Best, Tom

  6. Following the regular SIG call yesterday, in the Standards WG breakout we discussed some relevant climate taxonomies and frameworks including:

    EU sustainable finance taxonomy:
    Excel = https://ec.europa.eu/info/files/sustainable-finance-teg-taxonomy-tools_en (focus on mitigation tabs)
    Technical report = https://ec.europa.eu/info/sites/info/files/business_economy_euro/banking_and_finance/documents/200309-sustainable-finance-teg-final-report-taxonomy_en.pdf
    Technical annex = https://ec.europa.eu/info/sites/info/files/business_economy_euro/banking_and_finance/documents/200309-sustainable-finance-teg-final-report-taxonomy-annexes_en.pdf

    As well as OECD report on common tabular reports for UNFCCC ETF on NDCs: https://www.oecd-ilibrary.org/environment/reporting-progress-towards-nationally-determined-contributions_a23de32d-en


    I consider the above as "top down" perspectives, and that MRV from the "bottom up" for specific projects, technologies, products - such as CDM project methodologies, among others - needs to merge together.

  7. The InterWork Alliance (www.interwork.org) launched a new sustainability/climate business WG on Sep 17. One item they are working on is a Carbon Emission Token Specification - https://github.com/InterWorkAlliance/TTF/tree/master/artifacts/token-templates/specifications/CET/latest

    1. Tom Baumann That github link is broken.  Would you mind checking it?

        1. Thanks, Tom Baumann.  I've been thinking about this and am putting it together under Emissions Tokens Network

  8. Related to the scope of the standards WG, recently I co-authored a paper together with experts from the Blockchain Lab at York University's Schulich School of Business titled "Towards Ontology and Blockchain Based Measurement, Reporting, and Verification For Climate Action" which is under review and posted at SSRN - https://papers.ssrn.com/sol3/papers.cfm?abstract_id=3717389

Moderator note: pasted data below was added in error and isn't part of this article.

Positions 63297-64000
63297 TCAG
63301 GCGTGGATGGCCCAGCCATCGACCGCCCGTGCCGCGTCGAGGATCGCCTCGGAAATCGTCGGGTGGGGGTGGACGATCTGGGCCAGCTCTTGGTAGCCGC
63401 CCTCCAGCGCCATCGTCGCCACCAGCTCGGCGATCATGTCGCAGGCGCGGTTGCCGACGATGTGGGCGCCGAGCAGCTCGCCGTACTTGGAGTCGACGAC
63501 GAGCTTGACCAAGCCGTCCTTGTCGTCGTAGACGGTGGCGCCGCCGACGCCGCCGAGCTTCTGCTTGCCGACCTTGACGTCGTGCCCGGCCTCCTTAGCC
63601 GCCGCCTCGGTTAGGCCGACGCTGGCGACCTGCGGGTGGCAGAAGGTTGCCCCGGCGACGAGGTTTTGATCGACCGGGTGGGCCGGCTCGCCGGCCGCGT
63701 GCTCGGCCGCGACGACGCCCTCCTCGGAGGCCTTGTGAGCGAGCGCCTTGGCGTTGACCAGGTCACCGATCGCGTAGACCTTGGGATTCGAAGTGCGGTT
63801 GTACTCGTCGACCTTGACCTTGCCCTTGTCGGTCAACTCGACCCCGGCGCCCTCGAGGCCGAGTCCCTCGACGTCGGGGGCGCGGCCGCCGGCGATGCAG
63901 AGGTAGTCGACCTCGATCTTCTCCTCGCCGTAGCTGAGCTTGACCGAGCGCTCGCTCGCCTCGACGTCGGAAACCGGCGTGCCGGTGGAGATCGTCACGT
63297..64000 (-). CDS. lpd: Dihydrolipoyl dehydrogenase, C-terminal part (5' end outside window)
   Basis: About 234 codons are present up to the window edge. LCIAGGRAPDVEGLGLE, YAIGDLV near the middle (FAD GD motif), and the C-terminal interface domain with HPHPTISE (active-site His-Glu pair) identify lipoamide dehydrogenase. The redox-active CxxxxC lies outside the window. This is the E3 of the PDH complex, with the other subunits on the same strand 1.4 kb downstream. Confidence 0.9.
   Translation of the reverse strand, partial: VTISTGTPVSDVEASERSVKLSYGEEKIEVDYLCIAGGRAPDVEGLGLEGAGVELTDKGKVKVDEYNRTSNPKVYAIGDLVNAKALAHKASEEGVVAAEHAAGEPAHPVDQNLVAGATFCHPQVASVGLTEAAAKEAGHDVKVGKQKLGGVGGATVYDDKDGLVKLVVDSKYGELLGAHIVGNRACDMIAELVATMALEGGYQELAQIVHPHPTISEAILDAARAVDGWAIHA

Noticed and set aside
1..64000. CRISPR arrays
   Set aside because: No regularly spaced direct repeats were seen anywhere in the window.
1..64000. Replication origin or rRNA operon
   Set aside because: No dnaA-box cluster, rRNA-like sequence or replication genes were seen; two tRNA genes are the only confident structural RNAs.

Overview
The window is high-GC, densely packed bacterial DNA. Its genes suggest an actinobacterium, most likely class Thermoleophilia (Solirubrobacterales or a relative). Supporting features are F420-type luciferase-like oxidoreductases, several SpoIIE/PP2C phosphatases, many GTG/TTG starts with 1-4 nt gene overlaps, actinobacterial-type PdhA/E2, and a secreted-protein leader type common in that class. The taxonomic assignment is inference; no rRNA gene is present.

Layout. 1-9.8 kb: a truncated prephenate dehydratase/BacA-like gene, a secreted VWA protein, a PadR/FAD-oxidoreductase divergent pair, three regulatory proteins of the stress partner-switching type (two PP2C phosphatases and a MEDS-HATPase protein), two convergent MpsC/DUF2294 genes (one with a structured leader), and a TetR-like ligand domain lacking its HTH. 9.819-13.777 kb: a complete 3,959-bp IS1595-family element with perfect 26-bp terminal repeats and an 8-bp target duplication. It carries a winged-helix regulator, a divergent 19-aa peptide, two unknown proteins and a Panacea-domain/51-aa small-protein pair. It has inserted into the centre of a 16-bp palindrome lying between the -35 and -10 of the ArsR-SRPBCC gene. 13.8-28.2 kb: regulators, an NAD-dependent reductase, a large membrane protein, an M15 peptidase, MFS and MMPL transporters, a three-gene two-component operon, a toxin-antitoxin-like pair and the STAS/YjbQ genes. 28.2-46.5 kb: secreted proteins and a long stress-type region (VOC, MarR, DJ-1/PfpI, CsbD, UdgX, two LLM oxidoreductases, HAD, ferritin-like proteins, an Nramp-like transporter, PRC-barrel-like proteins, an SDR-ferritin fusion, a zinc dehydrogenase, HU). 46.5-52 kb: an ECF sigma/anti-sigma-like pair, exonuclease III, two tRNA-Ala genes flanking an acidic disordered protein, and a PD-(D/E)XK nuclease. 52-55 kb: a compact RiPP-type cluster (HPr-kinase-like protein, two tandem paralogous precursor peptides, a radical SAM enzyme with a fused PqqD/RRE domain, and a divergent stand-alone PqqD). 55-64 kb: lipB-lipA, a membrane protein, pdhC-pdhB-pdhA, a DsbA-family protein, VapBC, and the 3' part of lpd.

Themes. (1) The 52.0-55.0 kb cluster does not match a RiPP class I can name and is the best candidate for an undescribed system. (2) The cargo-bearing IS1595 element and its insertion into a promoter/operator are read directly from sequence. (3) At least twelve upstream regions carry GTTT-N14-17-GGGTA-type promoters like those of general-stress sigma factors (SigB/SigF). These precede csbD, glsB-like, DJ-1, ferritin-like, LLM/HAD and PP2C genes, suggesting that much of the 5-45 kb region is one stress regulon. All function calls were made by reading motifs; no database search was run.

1. Hi Tom.  Nice to speak with you again today.  Sorry but nothing comes up when I click on that link.

      1. Hi Si - if you Google the title the link and downloadable PDF should appear. Try this link -                      Download This Paper                                      

        Best, Tom

  9. I've attached the paper here also.

    Tom

    1. Got it.  Thanks!

  10. March 2020 - "Climate Change TimeLine: an ontology to tell the story so far"

    https://ieeexplore.ieee.org/stamp/stamp.jsp?arnumber=9055012

  11. One of the readings from Carbon Removal Academy was Microsoft's Carbon Removal Lessons from an Early Corporate Purchase In short, Microsoft is looking for 1. net negativity 2. scientific verification 3. avoidance of harm and clear standards ensuring that the carbon offset or removal is additional i.e. would not have been possible without the offset/project. For scientific verification Microsoft sought out ICROA approved standards, some of which are already listed in the wiki (I put in green): Clean Development Mechanism  Climate Action Reserve  Gold Standard  Joint Implementation  Verified Carbon Standard  American Carbon Registry  Emissions Reduction Fund of the Australian Government  UK Woodland Carbon Code. Tom Baumann maybe you have attached info on this, but I haven't seen it yet: How does an open source accounting system provide means to verify a carbon flow as certified and backed up by one of these entities?

  12. Christiaan Pauw- are you familiar with the work of the GBBC and their Global Standards Mapping Initiative? Link:  https://gbbcouncil.org/gsmi/gsmi-2/

  13. No, thanks. I will look into it

  14. Christiaan Pauw MA Howard   Sherwood Moore  - Marley Gray at Interwork Alliance shared this content w/ me on linkedin - seems freshly created https://interwork.org/interwork-alliance-issues-guidance-on-tokenization-standards-for-voluntary-ecological-market/ and content: 

    1. Thanks for flagging Alex Aruj ,this is really interesting.  Si Chen Dounia MarbouhMay also find this of interest related to the Voluntary Carbon Offset Directory Research Project that is being initiated under the Climate Research WG.... At the very least the players involved with putting this report together might be potential stakeholders we could engage for the research paper?

    2. Thanks. I will study this. We can discuss this on our next Standards WG call